Canvas 2006 PG-13 CC

Amazon Instant Video

(48) IMDb 6.8/10

Academy Award winner Marcia Gay Harden and Emmy Award winner Joe Pantoliano star along with 11 year-old newcomer Devon Gearheart in this powerful and confident debut feature drama. Inspired by a true story, this award-winning film about a family coping with mental illness is full of hope and humor.

Starring:
Griffin Miner, Marcia Gay Harden
Runtime:
1 hour, 41 minutes

Available to watch on supported devices.

Canvas

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Product Details

Genres Drama
Director Joseph Greco
Starring Griffin Miner, Marcia Gay Harden
Supporting actors Devon Gearhart, Julie Upton, Joe Pantoliano, Harriet Oser, Bill Erfurth, Marcus Johns, Sophi Bairley, Barbara Sloan, Ronald McCullen, Danny Kennedy, Christopher Campbell, Paul Lasa, Antony Del Rio, Casey Travers, Matthew T. Gitkin, Emma Lockhart, Owen Miller, Sandra Milliner
Studio Screen Media
MPAA rating PG-13 (Parental Guidance Suggested)
Captions and subtitles English Details
Rental rights 24 hour viewing period. Details
Purchase rights Stream instantly and download to 2 locations Details
Format Amazon Instant Video (streaming online video and digital download)

Other Formats

Customer Reviews

Canvas the Movie does what few films have done.
Melissa Gibbons
I know I've seen him in a lot of other things, but this was the film that made me realize exactly how good he is.
TheBanshee
Mental illness can be so very devastating, ruining people, families, and lives.
Sheryl Fechter

Most Helpful Customer Reviews

28 of 29 people found the following review helpful By TheBanshee on February 7, 2008
Format: DVD Verified Purchase
I almost didn't see this film. I just tuned it in on Cablevision Movies on Demand. Oscar winner (for "Pollock") Marcia Gay Harden gives a bravura performance as Mary, the wife and mother who had suffered a psychotic break about 18 months before this story begins, and whose denial that she needs continuing medical help has begun to

lead her once again into bizarre behavior and paranoid delusions, to the extent that she's finally removed from her home by the local police, who have been there many times before. But Harden's portrayal is so nuanced that we can see the loving wife and mother and the scared person inside. As Mary's frustrated, but fiercly protective and loving husband John, Joey Pantoliano is first-rate. I know I've seen him in a lot of other things, but this was the film that made me realize exactly how good he is.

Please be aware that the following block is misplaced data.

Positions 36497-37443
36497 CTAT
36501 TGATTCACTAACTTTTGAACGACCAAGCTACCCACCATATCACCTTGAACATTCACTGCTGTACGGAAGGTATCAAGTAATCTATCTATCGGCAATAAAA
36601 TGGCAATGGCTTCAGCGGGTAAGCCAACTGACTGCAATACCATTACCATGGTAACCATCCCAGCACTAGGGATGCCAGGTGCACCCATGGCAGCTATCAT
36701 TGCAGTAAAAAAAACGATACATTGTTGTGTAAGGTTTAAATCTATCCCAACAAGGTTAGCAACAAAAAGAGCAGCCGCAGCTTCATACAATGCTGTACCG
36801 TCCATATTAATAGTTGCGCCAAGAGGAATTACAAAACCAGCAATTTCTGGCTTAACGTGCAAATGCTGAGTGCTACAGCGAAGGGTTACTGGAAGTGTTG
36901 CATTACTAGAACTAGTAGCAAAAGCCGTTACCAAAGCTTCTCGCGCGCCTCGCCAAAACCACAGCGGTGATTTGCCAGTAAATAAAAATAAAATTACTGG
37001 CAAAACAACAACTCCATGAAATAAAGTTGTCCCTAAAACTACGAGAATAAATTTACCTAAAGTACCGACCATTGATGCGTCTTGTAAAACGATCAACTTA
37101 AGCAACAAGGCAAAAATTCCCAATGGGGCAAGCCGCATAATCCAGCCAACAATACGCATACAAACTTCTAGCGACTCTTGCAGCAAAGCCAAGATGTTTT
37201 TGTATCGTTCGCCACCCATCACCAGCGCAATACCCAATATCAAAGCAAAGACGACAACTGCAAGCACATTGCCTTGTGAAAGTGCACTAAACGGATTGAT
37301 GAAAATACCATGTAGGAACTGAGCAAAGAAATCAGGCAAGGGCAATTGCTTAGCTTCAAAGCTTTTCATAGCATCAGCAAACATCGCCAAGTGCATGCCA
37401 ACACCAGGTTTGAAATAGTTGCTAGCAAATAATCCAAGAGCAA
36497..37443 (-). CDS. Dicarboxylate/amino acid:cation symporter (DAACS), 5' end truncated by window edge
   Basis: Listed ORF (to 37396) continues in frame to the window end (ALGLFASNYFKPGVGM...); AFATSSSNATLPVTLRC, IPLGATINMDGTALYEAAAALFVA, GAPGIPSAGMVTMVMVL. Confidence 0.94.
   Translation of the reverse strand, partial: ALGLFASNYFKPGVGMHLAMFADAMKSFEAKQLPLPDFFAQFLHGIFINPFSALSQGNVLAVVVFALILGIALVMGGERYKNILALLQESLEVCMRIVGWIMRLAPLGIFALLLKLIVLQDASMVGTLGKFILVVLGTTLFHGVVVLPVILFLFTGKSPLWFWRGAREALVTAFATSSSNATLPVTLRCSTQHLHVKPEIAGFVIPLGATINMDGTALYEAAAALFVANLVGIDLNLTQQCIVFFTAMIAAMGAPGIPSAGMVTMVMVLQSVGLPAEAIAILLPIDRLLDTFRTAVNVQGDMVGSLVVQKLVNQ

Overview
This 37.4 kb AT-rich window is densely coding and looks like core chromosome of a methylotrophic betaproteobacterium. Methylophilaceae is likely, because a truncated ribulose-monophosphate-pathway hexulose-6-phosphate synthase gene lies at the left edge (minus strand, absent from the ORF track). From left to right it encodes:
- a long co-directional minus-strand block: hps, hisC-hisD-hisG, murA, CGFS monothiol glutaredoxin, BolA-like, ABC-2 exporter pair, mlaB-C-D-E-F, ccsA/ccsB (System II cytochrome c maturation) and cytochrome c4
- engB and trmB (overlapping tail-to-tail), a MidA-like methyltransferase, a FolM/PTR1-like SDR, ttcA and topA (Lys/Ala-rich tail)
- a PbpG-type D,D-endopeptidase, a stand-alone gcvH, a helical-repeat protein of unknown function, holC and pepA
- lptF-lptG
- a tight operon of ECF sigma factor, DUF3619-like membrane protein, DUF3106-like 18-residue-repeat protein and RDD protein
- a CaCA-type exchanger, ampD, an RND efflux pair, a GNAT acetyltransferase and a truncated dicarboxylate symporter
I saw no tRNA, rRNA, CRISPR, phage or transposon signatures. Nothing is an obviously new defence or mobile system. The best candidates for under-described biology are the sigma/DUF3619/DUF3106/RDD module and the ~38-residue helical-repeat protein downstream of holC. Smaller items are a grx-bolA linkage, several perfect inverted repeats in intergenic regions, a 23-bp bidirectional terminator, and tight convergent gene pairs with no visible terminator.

But Mary's illness is only part of the story. When she's hospitalized (and in the scene where John and son Chris first go to the psychiatric ward to see a heavily sedated Mary, Harden is heartbreaking), a new relationship has to be forged between Chris, who has been taunted at school about his "crazy" parents, and John, who is seriously worried about being able to pay Mary's mounting medical bills.

To me, this film is less about schizophrenia as it is about family and love, and the human connections that redeem us no matter what's happening on the outside. There is a lot of love in this film.

If you haven't seen Canvas, you should.

EDIT: There should be a soundtrack for this film, but I haven't been able to find it. Joel Goodman's score is worth hearing, and there are a couple of gorgeous songs sung by Lisbeth Scott.
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23 of 24 people found the following review helpful By Grady Harp HALL OF FAMETOP 100 REVIEWERVINE VOICE on February 1, 2008
Format: DVD
CANVAS is an autobiographical story by writer/director Joseph Greco and knowing that fact helps to forgive some of the weaknesses of the film. The story - how a family copes with the presence of paranoid schizophrenia and survives - comes from the heart and is as frank a film about the subject of mental illness as any out there. And for all the inherent tendencies to play it as a soap opera, the overriding effect is one of sharing lives challenged by the presence of a crushing disease.